A corporation conducting business in one state when incorporated in another is considered a foreign corporation and must qualify as a foreign corporation to legally do business in that state. For example, a business incorporated in Nevada that wants to do business in California would be considered a foreign corporation in California, and as a result, the Nevada corporation must qualify (or register, depending on the state) as a foreign corporation to do business in California.
A registered agent acts as the state’s means to communicate with a corporation or LLC. On a more technical level, the registered agent fulfills certain legal obligations the state must afford to a corporations or LLC. Because a corporation (and, to a certain extent, an LLC) is considered a separate entity, it retains certain legal rights, with due process among the most important. Due process includes the right to be given notice. For this reason, states require a corporation or LLC to provide an agent to facilitate the state’s duty to give notice to a corporation or LLC.
Unless special circumstances are present, a new corporation or LLC generally registers in the state where the business is located. Certain hassles of incorporating in another state (such as finding a registered agent in that state) outweigh any benefit the corporation or LLC may reap from incorporating in that other state. However, if your corporation or LLC has decided to register in another state, or if your corporation or LLC is ready to expand into another state, then there are a few options for finding a registered agent in that state.
The difference between an LLC and a corporation can be complicated when looking at the fine details of both legal entities. These fine details can sometimes be the deciding factor in choosing to become an LLC or a corporation and so depending upon the specific circumstances of your business, you may want to seek the advice of a competent lawyer or accountant (but be warned, not all lawyers and accountants will be up to date with all LLC laws) to help you decide what business entity would best suit your needs.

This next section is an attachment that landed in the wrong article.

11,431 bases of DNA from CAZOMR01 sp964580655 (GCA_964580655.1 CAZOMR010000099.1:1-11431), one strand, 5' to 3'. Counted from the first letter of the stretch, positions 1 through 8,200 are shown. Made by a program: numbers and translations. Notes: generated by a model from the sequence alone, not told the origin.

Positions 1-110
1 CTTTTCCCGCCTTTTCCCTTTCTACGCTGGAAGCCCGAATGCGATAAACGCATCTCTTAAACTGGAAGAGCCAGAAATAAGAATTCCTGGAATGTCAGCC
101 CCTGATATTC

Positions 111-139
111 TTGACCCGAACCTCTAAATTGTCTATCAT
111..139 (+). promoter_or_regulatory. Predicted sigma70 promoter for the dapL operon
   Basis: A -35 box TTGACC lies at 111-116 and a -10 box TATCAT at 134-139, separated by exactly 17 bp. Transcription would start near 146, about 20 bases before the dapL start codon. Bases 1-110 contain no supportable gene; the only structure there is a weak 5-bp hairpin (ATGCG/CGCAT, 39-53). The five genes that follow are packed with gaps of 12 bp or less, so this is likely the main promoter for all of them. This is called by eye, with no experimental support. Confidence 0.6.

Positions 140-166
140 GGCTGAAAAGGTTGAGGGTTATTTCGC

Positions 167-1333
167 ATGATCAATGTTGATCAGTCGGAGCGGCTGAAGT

A simple search of “governance documents” on Google will result in various corporations with multitudes of different documents (e.g., “Certification of Incorporation,” “Code of Ethics,” “Audit Committee Charter”). For a young entrepreneur looking to form a corporation, these documents may seem overwhelming and may discourage a potential business from incorporating.
The Limited Liability Company (LLC) designation is a relatively young business entity in the United States (first enacted in Wyoming in 1977). Compared to corporations, whose history stretches beyond the birth of the United States (and whose laws evolved over centuries), LLCs remain new and a bit nebulous.
In most situations, a business is not required to have a corporate seal or official stock certificates. Although both a corporate seal and official stock certificates were once required for corporations, like spurs on a boot, these remnants of the past are no longer functional or relevant. States still generally recognize the legal power of a corporate seal and official stock certificates, however, modern technology and practicality has diminished these powers and ultimately, the corporate seal and official stock certificates may end up becoming merely symbolic gestures by a corporation.
Every state requires a corporation to have an annual (or regular) shareholders’ meeting. This meeting is necessary to elect the Board of Directors and to conduct other regular business (such as annual reports). Generally, the bylaws specify the timing and location of the annual meetings.